All anybody could talk about before Saturday’s Game Two of the NLDS in Washington, D.C. was the pitching match-up scheduled to start the game – San Francisco’s Tim Hudson versus Washington’s Jordan Zimmermann. Six hours and twenty-three minutes plus eighteen innings later, the longest game in recorded playoff history wrapped up and the San Francisco Giants advanced to game three with a 2-0 lead in the five-game series by beating the Nationals 2-1.
Hudson – who is notorious for his successful and often dominant outings against the Nationals – was going to be a struggle for the Nats but Washington went into the game planning to be patient with him. On the other hand, Zimmermann was fresh and just six days removed from his historical no-hitter on the final day of the 2014 regular season. The match-up made the first nine innings what they were but the final nine innings played are the reason the evening’s game turned into the longest playoff game ever played.
The Washington Nationals rebounded from Friday night’s lop-sided 10-3 loss that snapped their 10-run winning streak against the San Francisco Giants on Saturday by beating their visitors 6-2. Right-handed starter Jordan Zimmermann pitched a solid eight innings while throwing 107 pitches and 78 strikes. He gave up two runs on seven hits – including a Hunter Pence two-run homerun in the first inning – while striking out eight batters.
Washington answered right back after the Giants led off the game with a double hit by outfielder Angel Pagan and the two-run Pence homer; Giants 2, Nats 0. Outfielder Denard Span led off with a triple hit down the right field line off San Francisco’s right-handed starter Tim Lincecum. Third baseman Anthony Rendon followed by drawing a walk before Span scored on a single hit by outfielder Jayson Werth. First baseman Adam LaRoche proceeded to hit into a double play in his at-bat but his efforts sent Rendon around to score; Giants 2, Nats 2. Continue reading →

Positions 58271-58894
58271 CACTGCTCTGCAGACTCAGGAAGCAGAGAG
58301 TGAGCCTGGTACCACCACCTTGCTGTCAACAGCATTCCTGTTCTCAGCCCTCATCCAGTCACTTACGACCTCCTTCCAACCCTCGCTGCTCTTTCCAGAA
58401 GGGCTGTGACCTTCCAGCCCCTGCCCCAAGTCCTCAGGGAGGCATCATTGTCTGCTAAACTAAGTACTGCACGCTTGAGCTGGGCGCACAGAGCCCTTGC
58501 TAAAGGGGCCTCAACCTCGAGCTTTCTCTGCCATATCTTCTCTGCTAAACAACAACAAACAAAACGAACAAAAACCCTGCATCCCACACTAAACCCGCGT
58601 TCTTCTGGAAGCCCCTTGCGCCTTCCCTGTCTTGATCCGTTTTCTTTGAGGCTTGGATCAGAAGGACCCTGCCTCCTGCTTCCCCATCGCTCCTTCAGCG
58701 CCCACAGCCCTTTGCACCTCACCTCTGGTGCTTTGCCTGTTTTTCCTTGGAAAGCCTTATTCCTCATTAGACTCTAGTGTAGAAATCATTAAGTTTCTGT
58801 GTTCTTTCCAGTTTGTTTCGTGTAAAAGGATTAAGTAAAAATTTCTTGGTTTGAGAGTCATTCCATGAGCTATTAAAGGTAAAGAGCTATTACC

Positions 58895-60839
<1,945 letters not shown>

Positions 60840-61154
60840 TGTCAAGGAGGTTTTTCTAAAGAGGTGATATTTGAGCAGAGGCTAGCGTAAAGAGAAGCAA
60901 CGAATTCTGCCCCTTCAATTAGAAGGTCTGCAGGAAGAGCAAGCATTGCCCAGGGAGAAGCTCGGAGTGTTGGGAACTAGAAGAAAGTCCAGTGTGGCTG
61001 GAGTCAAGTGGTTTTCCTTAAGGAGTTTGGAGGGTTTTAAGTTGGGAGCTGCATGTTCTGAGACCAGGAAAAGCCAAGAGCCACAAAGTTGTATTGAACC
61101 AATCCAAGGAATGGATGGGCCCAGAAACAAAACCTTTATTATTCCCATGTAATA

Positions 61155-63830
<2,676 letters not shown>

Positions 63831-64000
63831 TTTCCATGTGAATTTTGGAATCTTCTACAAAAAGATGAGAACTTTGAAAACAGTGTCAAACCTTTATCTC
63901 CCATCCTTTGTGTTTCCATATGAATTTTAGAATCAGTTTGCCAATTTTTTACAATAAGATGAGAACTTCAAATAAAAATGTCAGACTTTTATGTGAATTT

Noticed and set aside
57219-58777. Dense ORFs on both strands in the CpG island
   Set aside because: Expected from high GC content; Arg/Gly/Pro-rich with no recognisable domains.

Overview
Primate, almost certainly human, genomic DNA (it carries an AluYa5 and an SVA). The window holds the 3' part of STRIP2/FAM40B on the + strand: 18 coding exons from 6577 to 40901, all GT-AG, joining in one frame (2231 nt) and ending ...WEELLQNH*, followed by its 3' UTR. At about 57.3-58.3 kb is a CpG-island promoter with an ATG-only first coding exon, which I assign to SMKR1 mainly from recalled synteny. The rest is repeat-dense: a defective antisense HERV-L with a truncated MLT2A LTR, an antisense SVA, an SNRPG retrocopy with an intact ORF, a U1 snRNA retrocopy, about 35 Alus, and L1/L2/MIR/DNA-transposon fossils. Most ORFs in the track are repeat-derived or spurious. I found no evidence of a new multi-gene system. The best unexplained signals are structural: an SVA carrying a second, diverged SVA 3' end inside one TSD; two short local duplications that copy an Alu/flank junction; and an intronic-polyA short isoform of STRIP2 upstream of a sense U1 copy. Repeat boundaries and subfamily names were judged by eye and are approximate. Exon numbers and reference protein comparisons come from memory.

It’s safe to say that any team facing Tim Lincecum and the world champion San Francisco Giants this season needs to take care when playing against such a strong competitor. But, for whatever reason, when the Washington Nationals face Lincecum … well, that’s a horse of a different color.
Lincecum made his fifth career start against the Nationals Friday night. The last time he faced Jim Riggleman’s lineup in 2010, he took a loss after allowing six runs in just 4.2 innings at AT&T Park.
Instead of Lincecum and the Giants pouncing all over the Nationals, Washington right-handed starter Jason Marquis was the better man on the mound. Continue reading →